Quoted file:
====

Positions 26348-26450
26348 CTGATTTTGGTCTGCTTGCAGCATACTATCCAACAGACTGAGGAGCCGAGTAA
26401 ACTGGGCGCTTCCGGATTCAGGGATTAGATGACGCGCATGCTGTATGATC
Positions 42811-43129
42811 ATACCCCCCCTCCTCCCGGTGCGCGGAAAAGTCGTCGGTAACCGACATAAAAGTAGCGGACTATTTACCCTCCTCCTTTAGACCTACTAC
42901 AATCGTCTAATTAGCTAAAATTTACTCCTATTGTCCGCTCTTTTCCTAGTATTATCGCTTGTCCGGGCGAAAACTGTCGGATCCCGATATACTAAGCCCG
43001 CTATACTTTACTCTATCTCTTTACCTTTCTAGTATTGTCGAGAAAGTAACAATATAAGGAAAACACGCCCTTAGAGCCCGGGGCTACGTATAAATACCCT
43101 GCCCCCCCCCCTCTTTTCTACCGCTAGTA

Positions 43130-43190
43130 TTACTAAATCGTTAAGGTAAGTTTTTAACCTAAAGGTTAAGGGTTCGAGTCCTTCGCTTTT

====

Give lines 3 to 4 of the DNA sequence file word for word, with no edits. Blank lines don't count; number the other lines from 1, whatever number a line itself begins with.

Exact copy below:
26401 ACTGGGCGCTTCCGGATTCAGGGATTAGATGACGCGCATGCTGTATGATC
Positions 42811-43129